Page Meadows in constant transition

Paige Meadows
Tim Hauserman

A few weeks ago I rode through Page Meadows and marveled at the waves of camas lilies looking like miniature purple lakes. The aspens were just finishing leafing out to bright green and while the trail was perfectly dry (a surprise for June that shouldn’t be a surprise given our less than stellar winter) the grasses were green and lush. Then yesterday, I headed out again thinking that perhaps the flower show would be gone, but was pleasantly surprised by more waves of purple, but they were not caused by camas lilies.

 

The deeply purple camas lilies are a sight to behold, but a short one. On my second trip, the lilies were already well on their way to going to seed, but in the dryer parts of the meadow waves of purple penstemon now formed purple lakes of petals.

 

Meadows are enchanting places with the mix of moisture and bright colors, but equally fascinating is the transitions they experience. The lilies were quickly followed by the penstemon, as well as paint brush and lupine in the areas between the meadows. In a few more weeks as the grasses and flowers begin to dry, a wave of grasshoppers will arrive.

 

Take a ride or walk through the browning grasses of Page in late summer and early fall and you will be accompanied by a steady supply of hoppers shooting up into the air as you pass, before settling back down after you depart. Hungry? Native American’s used to gather large numbers of grasshoppers and roast them or grind them into a flour.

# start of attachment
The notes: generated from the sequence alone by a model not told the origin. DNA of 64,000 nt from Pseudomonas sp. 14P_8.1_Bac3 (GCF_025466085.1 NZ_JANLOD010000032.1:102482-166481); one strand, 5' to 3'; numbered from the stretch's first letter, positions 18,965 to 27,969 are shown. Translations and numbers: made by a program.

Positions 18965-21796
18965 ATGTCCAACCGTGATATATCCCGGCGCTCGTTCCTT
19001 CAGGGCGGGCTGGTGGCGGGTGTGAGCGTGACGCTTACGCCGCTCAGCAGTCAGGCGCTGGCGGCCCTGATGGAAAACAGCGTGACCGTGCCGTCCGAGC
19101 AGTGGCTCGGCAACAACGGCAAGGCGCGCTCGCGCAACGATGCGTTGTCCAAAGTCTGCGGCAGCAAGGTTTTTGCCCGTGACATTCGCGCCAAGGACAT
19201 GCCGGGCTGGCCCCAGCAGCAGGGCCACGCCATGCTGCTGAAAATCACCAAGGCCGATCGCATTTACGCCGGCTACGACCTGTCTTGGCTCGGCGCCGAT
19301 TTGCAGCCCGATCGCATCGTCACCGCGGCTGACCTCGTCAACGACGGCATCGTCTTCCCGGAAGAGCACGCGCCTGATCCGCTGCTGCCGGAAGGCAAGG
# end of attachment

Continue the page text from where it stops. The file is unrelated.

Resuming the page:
Later, as the temperatures drop (a prospect that sounds pretty enticing as I write this and it’s 80 degrees) the leaves begin to change, but fortunately for procrastinating hikers, not all at once. The different meadows and sun exposure lead to a solid month of fall colors. One side of a meadow will go fast and furious to orange or red, while the other side with a different sun exposure remains totally green. By the time the last meadow begins to color, the first, has already lost almost all its leaves.

 

Eventually, both the leaves and the snow begin to fall, covering the meadows with a soft blanket of white. All is now quiet and still, except for the occasional murmur of humans who take brief forays skiing across the meadows, especially on full moon evenings. By spring, all that snow melts filling the meadows with life sustaining water for the cycle to begin again.

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